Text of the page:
About This ProjectOur laboratory has partnered with the Humane Society of South Mississippi (HSSM) to do a large-scale study on the cognitive and communicative capacities of dogs. With this research, we aim to investigate the evolution of intelligence by directly comparing the abilities of canines with those of other species. We also hope to use our findings to create an assessment tool that will allow HSSM to better place dogs into adoptive homes.
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What is the context of this research?
The intelligence of dogs has been debated for many years in the popular press and has becoming an increasingly hot topic in comparative psychology. However, the majority of studies have focused on pet animals, with relatively few subjects. Current thinking suggests that dogs are superior to nonhuman primates in some communicative tasks with humans, a finding that needs large-scale replication. The Humane Society of South Mississippi receives over 11,000 animals per year allowing us access to a large pool of potential subjects. The battery of tests that we are planning to run with the animals will allow us to directly compare dogs with multiple species (including nonhuman primates, birds, and marine mammals). These investigations are already underway.
What is the significance of this project?
A currently popular theoretical perspective on the evolution of intelligence is the domestication hypothesis which states that as dogs were domesticated, they gained not only the traits that humans were intending to breed (hunting, herding, etc.), but also the ability to follow human communicative gestures, for example pointing to draw attention to another object. This theory rests on the early findings suggesting that dogs could succeed at point following tasks and apes could not. However, recent publications from our lab suggest that these differences are based more on previous experience than on species differences, a finding that is supported by other research. We hope a larger scale study can clarify these contradictory findings.
What are the goals of the project?
Our goal is to complete our cognitive assessment with 40 dogs. This will allow us to do the first real comparison between the abilities of dogs and other species. Assessments will include classic cognitive tasks such as spatial memory, understanding of numbers, and physical properties, as well as such constructs as attention, communication, and problem solving by the dogs, which will be directly applicable to matching dogs with families. With an enormous number of stray animals coming into the shelter every year, better matching of dog to home could reduce return rates of dogs and reduce the loss of life for pets in Mississippi.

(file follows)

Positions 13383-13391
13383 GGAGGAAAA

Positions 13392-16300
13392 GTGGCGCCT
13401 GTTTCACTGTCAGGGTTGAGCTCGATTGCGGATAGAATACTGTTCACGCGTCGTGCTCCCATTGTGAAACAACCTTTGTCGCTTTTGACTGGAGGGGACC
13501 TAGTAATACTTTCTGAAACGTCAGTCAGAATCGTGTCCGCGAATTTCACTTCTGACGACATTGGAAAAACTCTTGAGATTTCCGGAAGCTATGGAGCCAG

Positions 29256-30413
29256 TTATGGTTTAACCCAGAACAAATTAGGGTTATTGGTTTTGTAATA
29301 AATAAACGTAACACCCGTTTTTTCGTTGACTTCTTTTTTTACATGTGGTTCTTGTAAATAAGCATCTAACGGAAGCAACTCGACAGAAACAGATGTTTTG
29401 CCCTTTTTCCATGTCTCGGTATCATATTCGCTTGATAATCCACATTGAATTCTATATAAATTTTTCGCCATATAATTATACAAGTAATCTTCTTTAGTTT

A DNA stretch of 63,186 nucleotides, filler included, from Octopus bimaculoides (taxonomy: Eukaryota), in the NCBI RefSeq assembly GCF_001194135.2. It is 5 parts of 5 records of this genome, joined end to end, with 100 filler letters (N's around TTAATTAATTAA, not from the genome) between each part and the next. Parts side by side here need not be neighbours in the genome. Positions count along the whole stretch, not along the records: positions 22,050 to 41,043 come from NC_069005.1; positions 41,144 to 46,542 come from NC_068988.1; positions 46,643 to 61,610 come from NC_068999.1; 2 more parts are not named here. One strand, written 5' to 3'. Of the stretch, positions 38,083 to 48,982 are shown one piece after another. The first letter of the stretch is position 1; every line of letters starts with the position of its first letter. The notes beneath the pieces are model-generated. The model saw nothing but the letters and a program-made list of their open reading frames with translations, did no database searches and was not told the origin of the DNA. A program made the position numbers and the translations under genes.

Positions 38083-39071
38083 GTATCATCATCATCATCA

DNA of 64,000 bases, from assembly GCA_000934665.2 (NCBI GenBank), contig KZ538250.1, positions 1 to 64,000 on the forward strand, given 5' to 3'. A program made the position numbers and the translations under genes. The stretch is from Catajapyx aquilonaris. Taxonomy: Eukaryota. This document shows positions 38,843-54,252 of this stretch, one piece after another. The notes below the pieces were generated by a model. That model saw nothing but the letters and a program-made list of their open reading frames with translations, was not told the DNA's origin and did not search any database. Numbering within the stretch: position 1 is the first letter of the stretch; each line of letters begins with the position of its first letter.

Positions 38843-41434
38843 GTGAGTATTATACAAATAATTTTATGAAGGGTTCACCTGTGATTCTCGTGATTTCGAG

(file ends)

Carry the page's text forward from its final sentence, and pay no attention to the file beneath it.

Your donations will be used to provide the necessary support for the researchers and for the animals. A portion of the funds will provide salary so that the principal investigator can replace one summer class with time spent focusing on the project. Additional funding will purchase an iPad and a video camera for data collection on the ground, a hard drive for storing the data, testing materials such as cups and mats, and dog treats.
Meet the Team
Team BioHeidi Lyn has worked everywhere from Hawaii to Harderwijk (the Netherlands) studying animal intelligence and communication. She has published studies on chimpanzees, bonobos, and dolphins, and has also studied the behavior of belugas, sea otters and walrus. She has been written up in Science magazine as well as in two books and has been interviewed on the PrimateCast, by major newspapers, and by the Today show.
Some of Dr. Lyn’s recent articles have shown that environment has a strong effect on the cognitive and communicative abilities of apes. This led her to expand a battery of tests for multiple species to directly compare how different animals think.
Dr. Lyn has had long standing connections to the dog training world as both her sister and one of her closest friends have been trainers for over 15 years. Many discussions of animal intelligence have led to the question – but what can dogs really understand? This project aims to explore that question. CV
Press and MediaPrimateCast - a podcast about primates from Kyoto University
The Comparative Cognition and Communication Laboratory's website
Today show interview about blindfolded imitation in dolphins